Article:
Lord Adonis’ Brexit whinge amid claim vote will ‘propel’ Sinn Féin and Irish unification

Northern Ireland 'certain' of Sinn Fein Minister says Morris

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Mary Lou McDonald, the leader of Sinn Féin and TD in the Republic of Ireland (equivalent of an MP), has said that the Democratic Unionist Party (DUP) cannot stop change in Northern Ireland. It came as she spoke at the party’s first Ard Fheis — party conference — in two years. She said: “Those who hanker for the past, who disrupt the present and who threaten our future need to realise that there is no going back.”

Ms McDonald told the Irish government that it must start planning and immediately prepare for a referendum on Irish unification.

Before her speech, Michelle O’Neill, Ms McDonald’s deputy leader, said the balance of power in Northern Ireland had shifted irreversibly from unionism.

Their words come in the face of what many claim is a failing part of the Brexit deal between Britain and Northern Ireland.

The Northern Ireland Protocol — the part of the Brexit deal that deals with the border issue between the UK and the Republic of Ireland — has stirred controversy ever since coming into force earlier this year.

Its critics claim it creates an artificial border between Britain and Northern Ireland in the Irish Sea.

Lord Andrew Adonis, the Labour peer and ardent Remainer who has on multiple occasions called for a second Brexit referendum, including this year, was present at Sinn Fein’s party conference, according to The Sunday Times, but only in his “capacity as a journalist”.

He has repeatedly argued that the Brexit vote has placed Irish unification firmly on the negotiation table.

Last month, in a tweet characteristic of his Brexit rhetoric, he said: “Johnson and Frost are mulling whether to risk a trade war with the EU, and a deeper crisis in Northern Ireland, by pulling out of the Northern Ireland protocol entirely.

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“Part of their problem is that this would probably propel Sinn Fein to the top in next years Northern Irish elections

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Northern Ireland goes to the polls next May.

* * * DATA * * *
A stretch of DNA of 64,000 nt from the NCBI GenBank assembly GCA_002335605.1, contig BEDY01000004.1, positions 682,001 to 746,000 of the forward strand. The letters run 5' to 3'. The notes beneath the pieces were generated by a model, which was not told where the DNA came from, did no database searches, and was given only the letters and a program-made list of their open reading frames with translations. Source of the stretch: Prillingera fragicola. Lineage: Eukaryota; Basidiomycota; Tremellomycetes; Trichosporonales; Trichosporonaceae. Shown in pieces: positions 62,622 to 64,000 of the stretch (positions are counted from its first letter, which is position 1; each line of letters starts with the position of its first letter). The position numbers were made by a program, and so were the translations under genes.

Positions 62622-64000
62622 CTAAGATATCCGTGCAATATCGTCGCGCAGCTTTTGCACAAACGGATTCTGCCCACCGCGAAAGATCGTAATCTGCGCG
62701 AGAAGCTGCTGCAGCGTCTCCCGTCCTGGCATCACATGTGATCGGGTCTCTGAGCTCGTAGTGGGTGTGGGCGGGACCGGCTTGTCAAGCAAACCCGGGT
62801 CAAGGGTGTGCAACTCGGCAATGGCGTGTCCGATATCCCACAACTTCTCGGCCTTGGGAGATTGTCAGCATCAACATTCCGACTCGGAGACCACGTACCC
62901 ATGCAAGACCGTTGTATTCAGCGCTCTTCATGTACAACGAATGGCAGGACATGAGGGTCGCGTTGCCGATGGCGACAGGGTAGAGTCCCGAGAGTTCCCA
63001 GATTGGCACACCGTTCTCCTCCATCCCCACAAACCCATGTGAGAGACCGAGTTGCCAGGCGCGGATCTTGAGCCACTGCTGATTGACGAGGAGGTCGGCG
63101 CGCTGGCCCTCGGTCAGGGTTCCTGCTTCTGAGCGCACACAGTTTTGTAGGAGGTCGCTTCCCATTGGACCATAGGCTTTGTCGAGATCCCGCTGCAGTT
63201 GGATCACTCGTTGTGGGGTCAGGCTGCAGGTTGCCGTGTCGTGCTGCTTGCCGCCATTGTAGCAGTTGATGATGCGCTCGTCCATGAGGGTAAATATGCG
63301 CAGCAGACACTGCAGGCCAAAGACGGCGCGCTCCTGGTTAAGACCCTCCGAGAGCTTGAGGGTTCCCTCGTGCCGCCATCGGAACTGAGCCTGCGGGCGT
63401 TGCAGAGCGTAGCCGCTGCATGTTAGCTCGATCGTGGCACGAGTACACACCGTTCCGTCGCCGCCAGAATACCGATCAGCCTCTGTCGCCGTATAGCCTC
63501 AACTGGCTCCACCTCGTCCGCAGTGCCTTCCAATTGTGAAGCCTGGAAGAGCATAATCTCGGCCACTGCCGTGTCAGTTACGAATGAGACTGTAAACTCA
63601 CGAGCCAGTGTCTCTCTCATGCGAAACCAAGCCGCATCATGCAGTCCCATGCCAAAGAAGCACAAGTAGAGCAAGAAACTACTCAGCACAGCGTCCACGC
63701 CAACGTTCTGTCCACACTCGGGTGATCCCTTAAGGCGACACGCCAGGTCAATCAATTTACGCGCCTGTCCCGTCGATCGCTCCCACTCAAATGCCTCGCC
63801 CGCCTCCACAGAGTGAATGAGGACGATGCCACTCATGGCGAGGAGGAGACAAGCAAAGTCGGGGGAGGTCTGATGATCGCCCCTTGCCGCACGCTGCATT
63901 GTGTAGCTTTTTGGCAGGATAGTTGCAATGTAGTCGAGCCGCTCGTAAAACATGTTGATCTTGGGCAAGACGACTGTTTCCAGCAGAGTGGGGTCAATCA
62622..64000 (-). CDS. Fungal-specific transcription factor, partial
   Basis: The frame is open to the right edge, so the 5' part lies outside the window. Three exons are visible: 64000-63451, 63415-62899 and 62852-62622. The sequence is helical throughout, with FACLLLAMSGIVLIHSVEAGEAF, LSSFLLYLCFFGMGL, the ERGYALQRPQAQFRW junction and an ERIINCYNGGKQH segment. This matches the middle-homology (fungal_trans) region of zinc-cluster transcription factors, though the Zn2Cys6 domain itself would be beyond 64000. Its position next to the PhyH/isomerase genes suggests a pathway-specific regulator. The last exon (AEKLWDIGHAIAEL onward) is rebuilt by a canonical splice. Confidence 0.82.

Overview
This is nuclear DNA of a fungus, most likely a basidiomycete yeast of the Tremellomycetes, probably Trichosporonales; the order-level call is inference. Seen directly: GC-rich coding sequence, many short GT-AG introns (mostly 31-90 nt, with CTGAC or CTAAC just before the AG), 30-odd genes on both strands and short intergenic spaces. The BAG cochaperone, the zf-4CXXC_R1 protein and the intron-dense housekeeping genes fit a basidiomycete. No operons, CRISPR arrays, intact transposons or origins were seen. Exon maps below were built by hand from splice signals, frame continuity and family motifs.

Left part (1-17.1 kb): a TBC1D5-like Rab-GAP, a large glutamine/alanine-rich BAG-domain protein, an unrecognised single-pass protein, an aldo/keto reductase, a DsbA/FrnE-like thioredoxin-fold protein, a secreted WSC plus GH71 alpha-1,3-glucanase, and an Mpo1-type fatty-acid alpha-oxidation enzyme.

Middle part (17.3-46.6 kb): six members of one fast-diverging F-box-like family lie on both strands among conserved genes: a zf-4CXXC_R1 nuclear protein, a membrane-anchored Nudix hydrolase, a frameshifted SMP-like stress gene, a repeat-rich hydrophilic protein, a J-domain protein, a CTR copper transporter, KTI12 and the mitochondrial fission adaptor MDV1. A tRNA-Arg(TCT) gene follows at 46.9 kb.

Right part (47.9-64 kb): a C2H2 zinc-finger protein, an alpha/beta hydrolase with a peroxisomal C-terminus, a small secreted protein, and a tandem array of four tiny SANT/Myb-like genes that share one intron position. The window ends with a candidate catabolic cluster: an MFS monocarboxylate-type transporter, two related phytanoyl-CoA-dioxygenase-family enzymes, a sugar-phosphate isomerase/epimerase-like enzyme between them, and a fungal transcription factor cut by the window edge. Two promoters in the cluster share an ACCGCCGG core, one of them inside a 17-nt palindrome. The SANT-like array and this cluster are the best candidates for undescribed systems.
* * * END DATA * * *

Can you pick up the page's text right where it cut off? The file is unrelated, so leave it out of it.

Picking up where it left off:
Reports suggest those in the country are tired of the DUP and are looking for change.

A poll commissioned in August revealed support for the DUP had plummeted to just 13 percent.

It was overtaken by both the Ulster Unionists and the Traditional Unionist Voice (TUV).


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More importantly, the poll also suggested the possibility of a Sinn Féin First Minister for the first time in 20 years after the party found itself soaring on 25 percent.

Ms O’Neill, also deputy First Minister of Northern Ireland, said the region was moving towards “new and progressive politics”.

Sinn Féin’s unification rhetoric also appears to be cutting through in the Republic of Ireland.

According to Politico’s Poll of Polls, the party is eight percentage points clear of the ruling Fine Gael.

In a piece for The New European last year, Lord Adonis asserted his claim that the island of Ireland could soon be swept by Sinn Féin, which would weaken the UK as a whole.

He wrote: “Sinn Féin could soon be at the heart of Irish government north and south. It is hard to see how that does not lead, sooner or later, to a referendum on a united Ireland.

“Sinn Féin is no longer regarded by most voters, particularly the young, as a front for terrorism and bitter sectarianism.

“It is on the way to becoming a conventional reformist party of the left.

“Given the esoteric ideological differences between the two traditional Irish parties of government, Fianna Fáil and Fine Gael, formed from the two sides of the Irish civil war of a century ago, this is a big calling card.”

Meanwhile, speaking at the party conference, Ms McDonald said: “The unionist electoral majority is gone.

“The days of domination are over.

“This new generation is moving on, together.”

She accused the DUP of attempting to “block the change so many people from all communities demand”.

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